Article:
Washington pukes up another embarrassment...

The optimist in me was, for a moment, excited to hear that President Obama was signing into law today a bill that won bipartisan support in the legislature; the "America Invents Act".

Hard to "f" that one up I figured: I'm all for America, I think invention is generally awesome, and since the United States as a nation patents roughly twice its next closest competitor, I thought what could be wrong with further strengthening our proclivity for invention as a nation?  There were smiles all around as Obama put pen to paper; while MSNBC heralded the act as the first significant overhaul of Patent and Trademark law since the 50's.


But I'm getting ahead of myself.  

It didn't take me much longer than five or so minutes of investigation before the evidence of another Washington ball-dropping contest became evident; among my favorites were the remarks made by the Deputy Director of Intellectual Property Division of Beijing's High People's Court after analyzing a first generation draft of the bill.  He put it best when he said:

"[the new legislation] is friendlier to the infringers than to the [inventors] in general, as it will make the [US] patent less reliable, easier to be challenged, and cheaper to be infringed." 

He went on to say:

"It is not bad news for developing countries which have fewer patents. Many Chinese companies are excluded from the market because of patent infringement accusations. This bill will give the companies from developing countries more freedom and flexibility to challenge the relative US patent for doing business in US and make it less costly to infringe."
Well, way to go Washington!  Thanks again for puking in the collective faces of one of the few remaining holdouts that support America's "innovative exceptionalism": the individual American inventor.

But maybe we needed sweeping change?  Maybe we should be alarmed that China is applying for and receiving more patents than the US, eh?  Well let's have a look at the net National Intellectual Property deficits or surplus' for some of the largest economies in the world (2009 Statistics from the World Bank):

• Canada: -$4.5 billion (we love those guys, but besides the word "hoser", which is awesome, when was the last time you looked forward to getting that sweet new thingamabob from Canada, eh?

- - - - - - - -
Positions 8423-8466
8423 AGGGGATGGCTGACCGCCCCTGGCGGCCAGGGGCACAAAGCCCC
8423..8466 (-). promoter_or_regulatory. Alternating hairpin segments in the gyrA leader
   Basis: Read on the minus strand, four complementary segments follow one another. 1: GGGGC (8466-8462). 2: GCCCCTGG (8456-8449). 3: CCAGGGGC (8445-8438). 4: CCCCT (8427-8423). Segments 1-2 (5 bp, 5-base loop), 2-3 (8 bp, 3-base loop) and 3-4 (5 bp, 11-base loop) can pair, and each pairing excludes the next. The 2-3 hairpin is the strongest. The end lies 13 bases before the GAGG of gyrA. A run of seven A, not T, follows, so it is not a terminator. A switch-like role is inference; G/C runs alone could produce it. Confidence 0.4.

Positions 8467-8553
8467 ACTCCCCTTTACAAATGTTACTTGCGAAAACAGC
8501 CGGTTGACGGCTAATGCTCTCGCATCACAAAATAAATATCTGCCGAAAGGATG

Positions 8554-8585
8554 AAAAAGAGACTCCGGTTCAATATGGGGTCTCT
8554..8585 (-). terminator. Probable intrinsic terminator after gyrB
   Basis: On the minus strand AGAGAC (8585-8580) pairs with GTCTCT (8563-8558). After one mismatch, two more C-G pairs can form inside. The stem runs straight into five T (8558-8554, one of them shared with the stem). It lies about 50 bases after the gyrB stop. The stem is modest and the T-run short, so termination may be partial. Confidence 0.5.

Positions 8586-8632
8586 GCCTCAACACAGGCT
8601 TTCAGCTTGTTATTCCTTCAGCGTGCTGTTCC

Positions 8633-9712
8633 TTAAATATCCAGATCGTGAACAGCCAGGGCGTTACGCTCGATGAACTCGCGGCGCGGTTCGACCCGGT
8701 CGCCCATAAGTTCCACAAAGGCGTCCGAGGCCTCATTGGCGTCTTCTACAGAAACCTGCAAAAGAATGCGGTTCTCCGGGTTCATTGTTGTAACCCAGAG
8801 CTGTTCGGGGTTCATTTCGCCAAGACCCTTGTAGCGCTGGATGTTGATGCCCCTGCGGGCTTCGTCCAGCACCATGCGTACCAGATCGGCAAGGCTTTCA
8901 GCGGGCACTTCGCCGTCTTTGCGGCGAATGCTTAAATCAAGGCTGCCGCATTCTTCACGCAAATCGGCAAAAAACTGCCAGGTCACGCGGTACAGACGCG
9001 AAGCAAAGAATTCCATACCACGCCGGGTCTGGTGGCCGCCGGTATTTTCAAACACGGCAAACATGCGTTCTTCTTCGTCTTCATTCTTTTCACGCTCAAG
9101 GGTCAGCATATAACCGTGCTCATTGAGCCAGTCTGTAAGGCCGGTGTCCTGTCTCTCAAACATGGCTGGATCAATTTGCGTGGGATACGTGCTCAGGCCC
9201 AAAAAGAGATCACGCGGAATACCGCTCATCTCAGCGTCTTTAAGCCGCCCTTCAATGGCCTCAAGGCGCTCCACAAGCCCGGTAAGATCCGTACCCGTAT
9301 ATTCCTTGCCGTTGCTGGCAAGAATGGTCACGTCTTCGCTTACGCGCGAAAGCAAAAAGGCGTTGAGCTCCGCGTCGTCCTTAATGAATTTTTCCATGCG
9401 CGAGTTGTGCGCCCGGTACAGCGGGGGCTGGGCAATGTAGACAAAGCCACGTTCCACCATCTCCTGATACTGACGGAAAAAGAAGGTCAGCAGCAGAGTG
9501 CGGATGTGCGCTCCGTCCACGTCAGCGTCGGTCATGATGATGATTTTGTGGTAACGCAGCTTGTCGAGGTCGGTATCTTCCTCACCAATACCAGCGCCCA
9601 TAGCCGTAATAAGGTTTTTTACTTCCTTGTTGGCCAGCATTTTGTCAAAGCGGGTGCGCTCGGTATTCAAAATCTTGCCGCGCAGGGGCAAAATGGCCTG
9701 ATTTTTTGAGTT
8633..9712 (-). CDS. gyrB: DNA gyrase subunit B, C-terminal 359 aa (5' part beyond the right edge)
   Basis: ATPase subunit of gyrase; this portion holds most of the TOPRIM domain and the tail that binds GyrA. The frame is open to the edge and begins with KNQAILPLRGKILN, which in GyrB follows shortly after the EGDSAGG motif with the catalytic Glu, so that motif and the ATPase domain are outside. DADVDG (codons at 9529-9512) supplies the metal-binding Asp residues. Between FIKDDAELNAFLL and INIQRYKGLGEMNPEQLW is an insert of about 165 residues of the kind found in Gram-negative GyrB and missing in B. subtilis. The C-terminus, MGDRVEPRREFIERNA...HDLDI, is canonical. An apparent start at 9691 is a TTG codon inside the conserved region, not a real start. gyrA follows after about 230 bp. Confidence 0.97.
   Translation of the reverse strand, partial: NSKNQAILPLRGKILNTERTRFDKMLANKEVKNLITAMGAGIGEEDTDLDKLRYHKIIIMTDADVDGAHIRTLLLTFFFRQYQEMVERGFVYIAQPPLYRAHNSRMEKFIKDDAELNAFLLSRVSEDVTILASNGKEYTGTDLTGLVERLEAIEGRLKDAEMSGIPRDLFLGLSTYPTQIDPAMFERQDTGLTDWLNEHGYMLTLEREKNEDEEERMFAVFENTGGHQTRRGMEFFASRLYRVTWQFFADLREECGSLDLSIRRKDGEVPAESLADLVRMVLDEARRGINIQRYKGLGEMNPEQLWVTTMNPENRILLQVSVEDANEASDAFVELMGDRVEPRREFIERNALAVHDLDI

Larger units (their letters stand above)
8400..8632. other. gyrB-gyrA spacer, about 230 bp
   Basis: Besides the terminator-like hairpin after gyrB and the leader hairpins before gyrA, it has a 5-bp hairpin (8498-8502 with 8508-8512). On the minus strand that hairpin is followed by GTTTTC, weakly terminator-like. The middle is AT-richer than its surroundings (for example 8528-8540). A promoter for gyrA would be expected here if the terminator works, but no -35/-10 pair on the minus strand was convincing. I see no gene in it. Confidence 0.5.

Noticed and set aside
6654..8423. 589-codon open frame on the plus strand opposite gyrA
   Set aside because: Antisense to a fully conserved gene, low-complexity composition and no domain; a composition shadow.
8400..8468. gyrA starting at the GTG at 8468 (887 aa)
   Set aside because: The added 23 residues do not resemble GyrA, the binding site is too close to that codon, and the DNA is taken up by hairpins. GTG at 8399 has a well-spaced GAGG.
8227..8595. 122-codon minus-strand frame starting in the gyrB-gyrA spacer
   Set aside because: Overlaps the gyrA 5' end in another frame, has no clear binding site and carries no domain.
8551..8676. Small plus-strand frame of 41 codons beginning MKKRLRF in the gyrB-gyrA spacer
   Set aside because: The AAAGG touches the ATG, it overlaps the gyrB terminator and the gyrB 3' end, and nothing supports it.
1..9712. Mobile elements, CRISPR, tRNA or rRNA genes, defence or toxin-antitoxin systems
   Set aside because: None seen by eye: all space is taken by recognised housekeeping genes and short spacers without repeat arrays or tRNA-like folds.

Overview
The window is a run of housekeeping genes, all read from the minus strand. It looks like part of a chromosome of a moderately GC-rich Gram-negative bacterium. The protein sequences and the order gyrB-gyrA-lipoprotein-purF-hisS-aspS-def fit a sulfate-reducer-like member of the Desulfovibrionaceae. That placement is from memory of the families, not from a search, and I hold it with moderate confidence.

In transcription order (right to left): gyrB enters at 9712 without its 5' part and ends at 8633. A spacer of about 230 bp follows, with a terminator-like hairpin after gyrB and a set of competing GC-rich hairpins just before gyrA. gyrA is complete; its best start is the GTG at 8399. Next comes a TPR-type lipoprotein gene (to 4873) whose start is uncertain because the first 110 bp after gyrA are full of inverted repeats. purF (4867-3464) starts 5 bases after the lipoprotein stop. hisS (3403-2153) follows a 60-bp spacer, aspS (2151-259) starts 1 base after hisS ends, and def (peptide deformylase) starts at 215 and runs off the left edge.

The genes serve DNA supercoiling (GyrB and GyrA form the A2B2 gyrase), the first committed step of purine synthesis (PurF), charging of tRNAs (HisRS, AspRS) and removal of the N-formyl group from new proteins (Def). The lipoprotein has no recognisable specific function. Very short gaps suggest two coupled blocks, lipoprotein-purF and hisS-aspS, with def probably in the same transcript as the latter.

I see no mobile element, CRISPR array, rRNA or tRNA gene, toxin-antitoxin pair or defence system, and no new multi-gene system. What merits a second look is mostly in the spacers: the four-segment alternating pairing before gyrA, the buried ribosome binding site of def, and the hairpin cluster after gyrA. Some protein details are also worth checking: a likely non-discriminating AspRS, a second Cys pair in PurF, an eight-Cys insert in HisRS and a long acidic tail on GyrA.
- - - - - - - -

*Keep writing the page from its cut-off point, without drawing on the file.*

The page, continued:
• China: -$10.6 billion (NEGATIVE $10 billion!  oh, burn!  although they are outpacing us in getting patents for things like...er, what was the name of that last Chinese invented pill that cured us of....oh, yeah, sore spot)

• France: +$4.1 billion (viva la France!  who knew they were slinging that many Peugot's over there!)

• India: -$1.6 billion (not bad, makin progress)          

• Japan: +$4.85 billion (sweet...anyone surprised?) 

• Russia: -$3.61 billion (I suppose the patents on Vodka and 90 Megaton nuclear warheads expired some time ago)

• UK: +$2.8 billion (respect...and from that little ol' island!)  

• US: +$64.5 billion (what the sh*t!!?  yeah, that's a net +$64.5 BILLION)

Actually, our gross IP export surplus as a nation is a whopping +$90 BILLION/year!

Okay, so now I'm unclear why we're overhauling our patent system?  Let's have a look at what this legislation will really do...here are the most salient highlights:

Now, thanks to this sweet new legislation, if you the hardworking software engineer, nutritionist, chemical engineer, entrepreneur, actually succeed in inventing something that works after all your months or years of toiling away, well Uncle Sam now rewards you with a switch from the "FTI" ("First to Invent") to a much totally ridiculously insanely unfair "FTF" (First to File), as in "you can have your invention LITERALLY stolen from you by another individual or corporate competitor who happens to run down to the Patent and Trademark office and files for a patent on it faster than you"!  Holy #@$%!  Is anyone paying attention!?

But it actually gets far more ridiculous in that this bill REMOVES the longstanding requirement that the invention being filed for actually be able to work!  So, he who files faster [read: pays the USPTO more fees] wins...yay.  So what type of entity would you guess is more likely to have the patent filing protocols and requisite battery of IP attorneys needed to get timely patent protection?  If you guessed the individual American inventor, you're an idiot.  If you guessed the big greasy too-big-to-fail corporation, you win a monster shagging session by Washington!  yay?

I know, I know, just one more thing before you go: it'll cost a billion dollars to implement this smoldering rancid cesspool of bureaucratic dog barf.

Way to go Washington!  Thanks so so much for the...

Christian Hunter
Austin, Texas